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The Arnold-Simpson Affair

     Simpson’s official Inyo County death certificate has its own little details of the lynching. Joe Simpson had lived in Skidoo and California for two years. He was a white male, no date of birth recorded, but estimated to be 38 years old. The names and birthplaces of his mother and father are marked as unknown. He is listed as being married. His occupation was listed as a cook. April 22, 1908 is the date given for his death, that by strangulation. The contributing factor in his death was a "rope with a slipknot on it," for "ten minutes." Joe was buried April 23, 1908 and Fred Oakes served as his undertaker.

     Legend and later publications tell a different story. The legend says that Simpson’s body was buried out of town outside of the town cemetery. The press from Los Angeles, due to transportation what it was in those days, arrived too late to get the scoop and photos. So the town obligingly dug Simpson’s body up and re-hung it for the benefit of the press.

     But other sources say that Dr. Reginald MacDonald dug up Simpson’s body for his personal inquest upon Simpson’s remains, what effects that syphilis inflicts upon the human brain. They state that Dr. MacDonald hung Simpon’s body in his tent, possibly to show the manner in which he died. Look closely at the photo of Simpson hung — the tent material and beams show plainly. Then he opened the skull and proceeded to probe.

     After MacDonald satisfied his curiosity, he then took Simpson’s head from off the corpse and dumped the remainder. He boiled the skull, then set it upon an ant hole. Afterward he kept the skull for a momento. After Skidoo was abandoned, MacDonald left for more promising prospects in Los Angeles. In the 1930s two men who lived in Trona ran into MacDonald in a L.A. bar and told them that the company doctor of the American Potash Company had a fondness for desert relics. MacDonald told the men of Simpson’s skull and where he stashed it in his cabin at Skidoo. The men later retrieved the skull and it later became the unofficial "mascot" of the company doctor’s office at Trona, leering down and greeting all comers. The skull has passed from hand to hand, and is still in a private collection today — "convertible top" (from Dr. MacDonald’s handiwork) and all.

     After Simpson died, there was no further mention of the lynching and little about Simpson himself. However, there does come to light a little glimpse of Simpson’s wife. Simpson’s death certificate gives the first clue that Simpson was married. Did his wife live in Skidoo with him? Or was Simpson a rogue, living the life of a fun loving bachelor, possibly the cause of his case of syphilis? The June 11, 1908 Inyo Register sheds some light. And it also downplays later legend that Simpson was a penniless drunk:

It is said that Joe Simpson, who was lynched at Skidoo, left a considerable fortune and that if his wife, whereabouts unknown, will communicate with A.V. Carpenter or John W. Seller, Skidoo, Inyo County, California, she may learn something to her advantage.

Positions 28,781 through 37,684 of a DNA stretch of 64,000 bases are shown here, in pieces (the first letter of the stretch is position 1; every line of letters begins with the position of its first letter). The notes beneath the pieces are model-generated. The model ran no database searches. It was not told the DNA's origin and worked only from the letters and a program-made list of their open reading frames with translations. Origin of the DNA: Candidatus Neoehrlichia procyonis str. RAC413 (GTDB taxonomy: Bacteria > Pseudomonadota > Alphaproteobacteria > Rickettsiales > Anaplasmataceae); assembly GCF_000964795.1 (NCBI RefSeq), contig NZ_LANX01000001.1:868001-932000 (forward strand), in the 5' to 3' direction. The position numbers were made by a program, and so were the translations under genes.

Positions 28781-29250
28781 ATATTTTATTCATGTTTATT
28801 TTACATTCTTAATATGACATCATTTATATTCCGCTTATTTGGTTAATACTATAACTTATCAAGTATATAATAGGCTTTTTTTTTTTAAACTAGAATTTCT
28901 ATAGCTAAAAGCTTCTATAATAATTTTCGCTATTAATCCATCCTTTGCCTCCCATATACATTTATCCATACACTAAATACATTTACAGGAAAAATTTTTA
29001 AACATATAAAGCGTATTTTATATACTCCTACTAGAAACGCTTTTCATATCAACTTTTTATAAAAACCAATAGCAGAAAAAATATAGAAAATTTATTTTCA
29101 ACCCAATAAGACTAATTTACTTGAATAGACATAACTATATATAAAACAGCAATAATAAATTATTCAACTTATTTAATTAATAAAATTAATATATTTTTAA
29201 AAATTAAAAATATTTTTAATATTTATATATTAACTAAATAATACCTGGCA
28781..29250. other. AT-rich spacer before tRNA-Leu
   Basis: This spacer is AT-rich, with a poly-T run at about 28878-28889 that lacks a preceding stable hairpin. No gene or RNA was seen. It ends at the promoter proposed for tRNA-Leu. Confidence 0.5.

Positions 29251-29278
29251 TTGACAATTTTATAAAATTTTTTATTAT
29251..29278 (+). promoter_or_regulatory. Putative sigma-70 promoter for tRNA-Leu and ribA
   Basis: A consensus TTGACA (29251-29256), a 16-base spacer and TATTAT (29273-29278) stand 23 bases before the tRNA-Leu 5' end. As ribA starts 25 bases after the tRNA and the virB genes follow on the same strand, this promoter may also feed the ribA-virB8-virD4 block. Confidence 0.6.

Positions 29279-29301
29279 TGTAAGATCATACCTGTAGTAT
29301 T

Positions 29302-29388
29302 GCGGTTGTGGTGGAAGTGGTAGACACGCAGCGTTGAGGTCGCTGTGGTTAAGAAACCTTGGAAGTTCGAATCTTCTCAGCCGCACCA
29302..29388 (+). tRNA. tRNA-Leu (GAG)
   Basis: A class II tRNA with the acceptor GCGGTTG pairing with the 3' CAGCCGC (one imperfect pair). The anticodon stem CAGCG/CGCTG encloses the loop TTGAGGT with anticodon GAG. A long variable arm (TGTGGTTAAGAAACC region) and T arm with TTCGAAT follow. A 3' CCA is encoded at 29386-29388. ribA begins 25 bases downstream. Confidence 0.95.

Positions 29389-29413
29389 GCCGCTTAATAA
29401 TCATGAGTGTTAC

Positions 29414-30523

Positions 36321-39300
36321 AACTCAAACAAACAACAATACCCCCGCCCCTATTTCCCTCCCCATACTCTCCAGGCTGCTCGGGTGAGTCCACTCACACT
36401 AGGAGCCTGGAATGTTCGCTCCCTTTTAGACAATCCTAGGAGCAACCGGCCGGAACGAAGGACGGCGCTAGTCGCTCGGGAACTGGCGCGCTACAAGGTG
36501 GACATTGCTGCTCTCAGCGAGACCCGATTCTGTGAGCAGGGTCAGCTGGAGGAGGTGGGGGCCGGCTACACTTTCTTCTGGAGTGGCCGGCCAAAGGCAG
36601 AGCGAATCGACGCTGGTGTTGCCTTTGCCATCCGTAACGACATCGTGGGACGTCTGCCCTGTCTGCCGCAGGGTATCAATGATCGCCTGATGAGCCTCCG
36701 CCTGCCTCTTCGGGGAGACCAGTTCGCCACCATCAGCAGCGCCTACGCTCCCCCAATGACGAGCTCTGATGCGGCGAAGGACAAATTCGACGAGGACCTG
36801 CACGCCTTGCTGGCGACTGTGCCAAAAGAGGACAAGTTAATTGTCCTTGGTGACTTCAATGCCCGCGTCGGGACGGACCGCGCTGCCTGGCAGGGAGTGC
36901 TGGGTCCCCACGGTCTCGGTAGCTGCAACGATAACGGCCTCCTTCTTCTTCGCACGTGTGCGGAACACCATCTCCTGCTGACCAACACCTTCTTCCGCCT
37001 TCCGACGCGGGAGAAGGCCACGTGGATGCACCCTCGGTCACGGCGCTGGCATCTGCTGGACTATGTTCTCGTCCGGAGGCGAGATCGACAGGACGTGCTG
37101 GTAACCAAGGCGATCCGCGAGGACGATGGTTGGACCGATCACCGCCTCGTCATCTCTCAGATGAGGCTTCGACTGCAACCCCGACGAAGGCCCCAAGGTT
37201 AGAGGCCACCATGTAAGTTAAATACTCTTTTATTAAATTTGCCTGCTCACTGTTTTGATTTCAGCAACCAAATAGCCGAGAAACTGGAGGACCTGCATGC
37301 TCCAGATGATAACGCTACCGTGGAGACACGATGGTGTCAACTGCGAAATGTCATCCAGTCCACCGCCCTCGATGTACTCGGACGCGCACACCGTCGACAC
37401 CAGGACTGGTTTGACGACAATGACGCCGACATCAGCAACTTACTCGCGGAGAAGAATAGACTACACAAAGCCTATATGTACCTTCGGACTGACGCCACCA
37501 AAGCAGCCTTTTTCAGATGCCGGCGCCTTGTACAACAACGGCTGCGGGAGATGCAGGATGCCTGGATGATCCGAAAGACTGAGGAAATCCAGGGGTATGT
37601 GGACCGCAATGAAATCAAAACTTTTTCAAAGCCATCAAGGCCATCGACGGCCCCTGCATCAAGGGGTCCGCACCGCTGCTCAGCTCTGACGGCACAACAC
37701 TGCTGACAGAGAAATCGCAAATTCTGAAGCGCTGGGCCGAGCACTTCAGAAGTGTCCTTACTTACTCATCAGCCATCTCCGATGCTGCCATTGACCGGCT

In August, 1908, the Owens Valley newspapers give the name of Simpson’s wife, her place of residence and their relationship.

WANTS HUSBAND'S ESTATE. Mrs. Nellie Freeman Simpson, widow of Joe Simpson, who was lynched at Skidoo last April for the wanton murder of James Arnold, is about to begin action to recover at least a share of her husband's estate. He left a will giving all his property to his partner, Fred Oakes. — August 6, 1908 Inyo Register

Mrs. Nellie Freeman Simpson, wife of the late Joe Simpson who passed away suddenly at Skidoo in April last, has been at Independence for the past two weeks searching records and obtaining information in regard to the Simpson estate. She left yesterday morning for her home in Portland, Oregon, where she has resided since her separation from Simpson some years ago. —August 7, 1908 Inyo Independent

     The newspapers are mute regarding the outcome of Nellie Simpson’s action. With these articles, Joe Simpson’s memory faded from Inyo County. For a while.

     Interestingly enough, C.B. Glasscock and C.E. Kunze, the dynamic duo who had published the eccentric newspaper / magazine, the Death Valley Chuck-Walla at Greenwater, and were currently publishing the Inyo Magazine at Bishop, published a two part article in the October 15, 1908 and November 1, 1908 issues of the magazine under the title Murder In Camp: A True Story of a Mining Camp." Reading the articles, it greatly appears that the author based a fictional story on the Simpson-Arnold affair at Skidoo. The names of the characters were changed as well as the name of the town. However, events, circumstances and dialogue in the magazine article was much the same as published accounts in the Inyo County newspapers:

"‘Have you have anything against me, John?’ ‘No, Jim, I have nothing against you,’ answered Turner. ‘You lie! You have!’ snarled Brayton. ‘Your end has come! Prepare to Die!’ And with a word he jerked from his pocket a heavy revolver."

     Other than Simpson’s name showing up in the newspaper in June, 1909 on the Delinquent Tax List, the life of Simpson was snuffed out on this earth and silenced in the published record until later authors began to recount the legends.